“I lost my job — they replaced me with a twitter blogger,” a guy in the elevator at Milk Studios is saying on the first day of New York Fashion Week. No, it isn’t Hosni Mubarak — he’s holed up in Sharm El Sheikh, not on his way to the Vena Cava show. There, a gift bag containing condoms in different colors will greet front row guests (the rest of the audience can just practice unsafe sex, I guess) as will a runway with the kind of floppy high-waisted pants and glitter-heavy eyelids and berets — sort of Bonny & Clyde meets the New York Dolls — that was promulgated for better or worse by Marc Jacobs last September.
Stuck in traffic with other fashion types on the way to the Rag & Bone show, we play a game that might be called What-Will- Marc-Show-on-Monday? Boardwalk Empire flappers, one rider suggests. Nineties grunge, postulates another. Because whatever you can say about the New York shows — they’re dull as dishwater; they’re all about a dollar bill — they did produce Marc, decades ago, and maybe one of these younger designers, these unknown names that crowd the calendar every six months, will provide a similar dose of Jacobin magic?
To this end, on Saturday afternoon we file into Mandy Coon’s presentation in a space at Lincoln Center so poorly laid out that even I, pushy and obnoxious, cannot hustle my way to a decent viewing spot. So I am reporting on what I am able to see from the models’ waists up, and happily this includes inspired black leather frocks with giant leather bows and furry Goth capes. What I don’t observe is even one purse in the shape of a rabbit, the item that is responsible for whatever slender renown Coon currently possesses. I can understand her desire to move on, but Mandy! Listen up! Has Louis Vuitton altered its formula in 150 years? If I stumbled on a potential gold mine like this I would reproduce it like — if you will pardon the expression — rabbits — in burlap, in ostrich, in organdy, in Ultrasuede, in tin foil. I wouldn’t rest until everyone in America had a hare on his or her arm. Just saying.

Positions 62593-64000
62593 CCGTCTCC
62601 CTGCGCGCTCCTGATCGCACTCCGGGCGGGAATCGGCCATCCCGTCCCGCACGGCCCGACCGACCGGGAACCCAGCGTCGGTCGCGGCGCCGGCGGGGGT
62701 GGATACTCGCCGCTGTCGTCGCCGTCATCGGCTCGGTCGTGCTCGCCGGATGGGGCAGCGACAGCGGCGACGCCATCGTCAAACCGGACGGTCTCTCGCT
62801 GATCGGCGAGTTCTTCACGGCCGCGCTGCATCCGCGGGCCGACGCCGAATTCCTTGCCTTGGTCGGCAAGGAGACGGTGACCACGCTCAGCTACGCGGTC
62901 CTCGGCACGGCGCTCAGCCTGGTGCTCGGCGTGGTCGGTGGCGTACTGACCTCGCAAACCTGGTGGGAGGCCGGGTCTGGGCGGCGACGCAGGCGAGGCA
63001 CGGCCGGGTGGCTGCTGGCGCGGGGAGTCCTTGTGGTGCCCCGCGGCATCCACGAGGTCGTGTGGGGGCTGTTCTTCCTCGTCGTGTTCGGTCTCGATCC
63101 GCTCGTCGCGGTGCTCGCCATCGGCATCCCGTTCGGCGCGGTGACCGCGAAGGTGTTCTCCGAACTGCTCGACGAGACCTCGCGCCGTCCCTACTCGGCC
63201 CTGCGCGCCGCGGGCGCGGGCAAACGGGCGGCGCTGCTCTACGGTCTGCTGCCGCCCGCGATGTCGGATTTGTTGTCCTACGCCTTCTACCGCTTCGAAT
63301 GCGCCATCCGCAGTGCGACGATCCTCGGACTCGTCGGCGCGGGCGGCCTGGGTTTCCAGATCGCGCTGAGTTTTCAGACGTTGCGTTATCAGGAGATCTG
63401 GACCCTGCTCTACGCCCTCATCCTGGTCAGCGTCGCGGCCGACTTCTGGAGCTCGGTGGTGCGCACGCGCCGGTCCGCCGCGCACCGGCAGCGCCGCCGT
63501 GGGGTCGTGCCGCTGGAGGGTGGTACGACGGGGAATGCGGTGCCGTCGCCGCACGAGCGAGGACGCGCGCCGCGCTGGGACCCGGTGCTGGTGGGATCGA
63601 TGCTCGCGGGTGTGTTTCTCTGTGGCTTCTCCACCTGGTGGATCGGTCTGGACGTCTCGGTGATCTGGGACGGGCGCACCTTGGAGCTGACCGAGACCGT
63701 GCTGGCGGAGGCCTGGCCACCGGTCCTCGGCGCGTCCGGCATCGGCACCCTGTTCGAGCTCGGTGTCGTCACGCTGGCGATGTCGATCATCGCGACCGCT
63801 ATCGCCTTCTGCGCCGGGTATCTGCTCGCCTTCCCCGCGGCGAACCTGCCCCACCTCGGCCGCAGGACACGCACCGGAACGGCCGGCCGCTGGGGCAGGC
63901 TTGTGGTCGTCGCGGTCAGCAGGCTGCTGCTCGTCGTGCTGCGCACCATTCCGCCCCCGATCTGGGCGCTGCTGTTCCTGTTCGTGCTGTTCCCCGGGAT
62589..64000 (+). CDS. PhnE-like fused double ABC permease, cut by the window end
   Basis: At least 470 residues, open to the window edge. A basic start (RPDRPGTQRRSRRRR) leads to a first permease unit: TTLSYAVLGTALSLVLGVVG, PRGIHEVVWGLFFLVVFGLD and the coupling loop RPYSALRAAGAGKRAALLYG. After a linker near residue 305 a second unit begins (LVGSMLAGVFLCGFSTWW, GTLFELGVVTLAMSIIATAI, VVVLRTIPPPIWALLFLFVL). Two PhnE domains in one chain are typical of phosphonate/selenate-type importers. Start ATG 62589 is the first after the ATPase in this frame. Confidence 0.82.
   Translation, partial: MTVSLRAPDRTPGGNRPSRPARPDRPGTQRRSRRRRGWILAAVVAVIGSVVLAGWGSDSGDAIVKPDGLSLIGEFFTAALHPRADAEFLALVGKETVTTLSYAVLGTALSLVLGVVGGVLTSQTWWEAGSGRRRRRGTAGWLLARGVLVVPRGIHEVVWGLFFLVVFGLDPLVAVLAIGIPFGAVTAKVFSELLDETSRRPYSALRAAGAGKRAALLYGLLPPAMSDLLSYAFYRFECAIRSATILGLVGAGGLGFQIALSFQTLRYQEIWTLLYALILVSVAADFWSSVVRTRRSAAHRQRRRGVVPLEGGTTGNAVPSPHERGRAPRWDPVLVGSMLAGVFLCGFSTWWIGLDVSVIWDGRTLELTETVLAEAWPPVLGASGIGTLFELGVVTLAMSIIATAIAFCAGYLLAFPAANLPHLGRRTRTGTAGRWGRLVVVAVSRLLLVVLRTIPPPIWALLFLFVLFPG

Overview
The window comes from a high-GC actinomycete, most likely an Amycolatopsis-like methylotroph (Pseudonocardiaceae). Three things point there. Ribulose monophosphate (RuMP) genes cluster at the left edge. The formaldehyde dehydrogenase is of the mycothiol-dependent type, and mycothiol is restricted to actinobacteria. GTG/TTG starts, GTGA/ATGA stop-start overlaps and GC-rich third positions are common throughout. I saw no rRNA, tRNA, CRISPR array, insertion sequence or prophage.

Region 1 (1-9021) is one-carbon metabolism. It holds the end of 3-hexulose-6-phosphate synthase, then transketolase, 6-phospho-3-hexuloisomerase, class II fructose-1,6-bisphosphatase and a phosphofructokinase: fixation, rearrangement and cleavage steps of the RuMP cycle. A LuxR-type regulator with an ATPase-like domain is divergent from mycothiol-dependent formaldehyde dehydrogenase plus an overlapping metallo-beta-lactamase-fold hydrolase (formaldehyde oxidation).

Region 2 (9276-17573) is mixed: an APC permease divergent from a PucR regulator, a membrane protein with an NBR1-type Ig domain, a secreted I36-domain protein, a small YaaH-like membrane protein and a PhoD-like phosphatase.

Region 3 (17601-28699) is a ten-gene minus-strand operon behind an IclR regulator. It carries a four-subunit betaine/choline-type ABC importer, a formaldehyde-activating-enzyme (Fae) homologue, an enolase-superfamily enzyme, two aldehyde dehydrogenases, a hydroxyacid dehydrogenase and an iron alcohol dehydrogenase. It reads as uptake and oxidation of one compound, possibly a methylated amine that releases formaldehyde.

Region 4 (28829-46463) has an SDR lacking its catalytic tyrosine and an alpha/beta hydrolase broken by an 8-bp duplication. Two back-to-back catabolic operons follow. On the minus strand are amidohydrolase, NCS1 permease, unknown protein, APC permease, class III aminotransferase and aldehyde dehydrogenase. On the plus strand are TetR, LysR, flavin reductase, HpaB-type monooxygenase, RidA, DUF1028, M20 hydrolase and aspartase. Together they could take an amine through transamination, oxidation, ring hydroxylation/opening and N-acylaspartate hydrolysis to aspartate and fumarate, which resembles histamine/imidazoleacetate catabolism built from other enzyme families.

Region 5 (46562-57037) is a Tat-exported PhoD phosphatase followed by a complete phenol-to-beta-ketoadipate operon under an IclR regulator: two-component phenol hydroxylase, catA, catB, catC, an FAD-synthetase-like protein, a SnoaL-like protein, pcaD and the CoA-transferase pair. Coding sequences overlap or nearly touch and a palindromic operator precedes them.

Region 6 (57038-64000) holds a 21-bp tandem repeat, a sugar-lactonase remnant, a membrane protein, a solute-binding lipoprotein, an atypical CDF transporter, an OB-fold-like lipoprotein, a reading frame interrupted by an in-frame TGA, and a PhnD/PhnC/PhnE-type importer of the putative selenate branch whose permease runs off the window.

With or without a bunny bag, who wouldn’t want to go about her business clad in one of Joseph Altuzarra’s fur-trimmed army-green parkas hanging open over a Jean Harlow-esque bias cut gown? Altuzarra’s show brims with such authority and confidence that it’s easy to be lulled into thinking that this slapdash elegance is easy to pull off. (Try it at home with your own oversized jacket and long dress. and be rapidly disabused of this notion.)
Someday soon Altuzarra may well have a store as imposing as the one the incredibly popular Alexander Wang is opening this week in the former Yohji Yamamoto boutique on Grand Street. If Wang’s catwalk is any indication, the shop will be stocked with ponchos that have long, odd back panels; pea coats with silver quilted patches; reefers with gashes up the front that open to reveal what looks like chartreuse parachute nylon; and ankle-length satin skirts whose unhinged panels are commonly referred to as “carwash” pleats.
Wang’s more outré efforts have always left me, if not completely cold, at least a little confused. (Then again, I have never really understood the wild excitement that attends Balenciaga either.) Still, I can appreciate his biker jackets, his pants with all those zips, his shiny scarlet stilettos, as readily as the next weary woman who squeezed into the third row of the bleachers.
And who knows? Such are the vagaries of fashion, and history, and life, that by this time next year, there could be vast democratic movements in Yemen, in Algeria, in Libya, even in Iran, and I may be waltzing around town in a Chesterfield with chartreuse slits, my ankles struggling beneath a cavalcade of car-wash flaps.